You shall know the truth, and the truth shall set you free.
Know what is in front of your face, and there is nothing that will not be revealed to you.
The path of Gnosis isn't only a straight and narrow one, it is a spiral one as well. The descriptions and insight given to us by the Gnostic Tradition are applicable not just once, there is no mere one-to-one correspondence, but again and again. When you find something that they apply to, don't think you've now 'got' it—that you 'know' exactly what it means.
Gnosis is akin to recognition, and the ideas and descriptions are truly helpful in that they aid us in recognizing, and making sense of, our experiences. But there will always be those who have had an experience, and have used it to propel themselves into a delusion that they think is liberation.
Jung termed it Ego Inflation, and it is akin to Paul's comments that there are those who grow into a position, and those that it just 'puffeth up.' An experience of something beyond the ego, is then hi-jacked by the ego. It is a spiritual short-circuit: instead of taking up the next task on the path to the divine, you plop down on a couch and say, “enough, I'm God already.” For example: you enter the Presence, God fills your heart with love, and 'you' take credit for it, “see how loving I am.” Or you have a flash of Gnosis, things 'click' they make sense in a new way, and immediately the thought comes, “see how clever I am.” Ego Inflation is inevitable, but hopefully short lived. It can even be used as a tool of transformation, helping you pass barriers that seemed insurmountable—as long as your feet land back on the ground afterwards.
The danger is that the feeling of Ego Inflation is pleasurable, and your ego wants to believe it is true—desperately. I have had the misfortune of watching many people that I have cared deeply about, walk down this path instead of the one that leads to liberation. They mistake the attempts of the ego to hi-jack the spiritual experience as being the point of the spiritual experience. If they had Gnostic ideas, they mistake the euphoria of Ego Inflation for the liberation of Gnosis. It can become an addiction of sorts.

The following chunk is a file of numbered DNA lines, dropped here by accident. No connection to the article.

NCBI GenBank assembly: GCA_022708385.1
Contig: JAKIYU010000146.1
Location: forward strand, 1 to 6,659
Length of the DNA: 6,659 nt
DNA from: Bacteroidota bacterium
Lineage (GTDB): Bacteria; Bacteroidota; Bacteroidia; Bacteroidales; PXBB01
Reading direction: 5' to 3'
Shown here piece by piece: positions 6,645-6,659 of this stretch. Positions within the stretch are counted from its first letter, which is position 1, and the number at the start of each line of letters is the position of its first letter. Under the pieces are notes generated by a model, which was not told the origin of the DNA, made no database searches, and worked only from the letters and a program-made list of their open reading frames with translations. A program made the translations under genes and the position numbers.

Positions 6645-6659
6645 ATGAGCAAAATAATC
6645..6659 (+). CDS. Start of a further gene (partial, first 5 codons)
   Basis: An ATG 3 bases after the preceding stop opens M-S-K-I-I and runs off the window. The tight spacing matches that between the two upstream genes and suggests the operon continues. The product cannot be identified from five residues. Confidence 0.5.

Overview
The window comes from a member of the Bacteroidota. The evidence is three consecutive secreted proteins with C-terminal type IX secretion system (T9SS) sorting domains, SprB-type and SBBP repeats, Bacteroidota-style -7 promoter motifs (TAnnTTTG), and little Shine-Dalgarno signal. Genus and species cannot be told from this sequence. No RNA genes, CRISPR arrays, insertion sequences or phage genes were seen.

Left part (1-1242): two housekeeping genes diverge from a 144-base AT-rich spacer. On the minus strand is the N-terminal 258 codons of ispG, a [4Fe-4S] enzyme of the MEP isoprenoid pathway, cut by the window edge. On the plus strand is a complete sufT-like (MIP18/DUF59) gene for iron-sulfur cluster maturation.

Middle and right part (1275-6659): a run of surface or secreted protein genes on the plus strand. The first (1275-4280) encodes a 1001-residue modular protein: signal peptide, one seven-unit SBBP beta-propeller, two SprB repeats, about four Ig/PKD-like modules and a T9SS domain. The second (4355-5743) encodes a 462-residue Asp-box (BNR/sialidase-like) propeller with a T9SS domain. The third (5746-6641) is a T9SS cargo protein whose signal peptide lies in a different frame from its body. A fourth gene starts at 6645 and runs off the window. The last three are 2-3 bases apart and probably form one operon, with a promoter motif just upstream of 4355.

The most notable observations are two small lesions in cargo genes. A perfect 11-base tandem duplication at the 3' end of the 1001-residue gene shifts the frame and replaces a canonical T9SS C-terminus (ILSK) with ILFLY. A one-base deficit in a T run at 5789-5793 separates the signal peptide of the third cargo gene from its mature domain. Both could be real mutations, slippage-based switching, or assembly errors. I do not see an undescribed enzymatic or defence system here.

One of the things that never fails to strike me is how often someone will come into our Ecclesiastical environment, check to make sure we don't have rigid dogmas—then set about trying to impose their own on everyone. The liberation Gnosis offers has nothing to do with the freedom to be an orthodoxy of one, or to impose one person's delusions on others.
If someone walks in and says that God has been talking to them, the only sane response is, “I'm glad you have noticed. It is probably a good indicator that you are at the beginning of a lot of personal work.”
We must always be mindful of the Lord's admonition to remove the beam from our own eye before we go around doing vision correction surgery—yet that doesn't mean we can't see for ourselves at all. Forcing your notions upon others is a different thing altogether from allowing their notions to be forced upon yourself and others.
By their fruits you shall know them: if their fruits are rotten apples and sour grapes—and especially, if their fruits are empty promises and self-importance—they weren't harvested from the tree of Gnosis.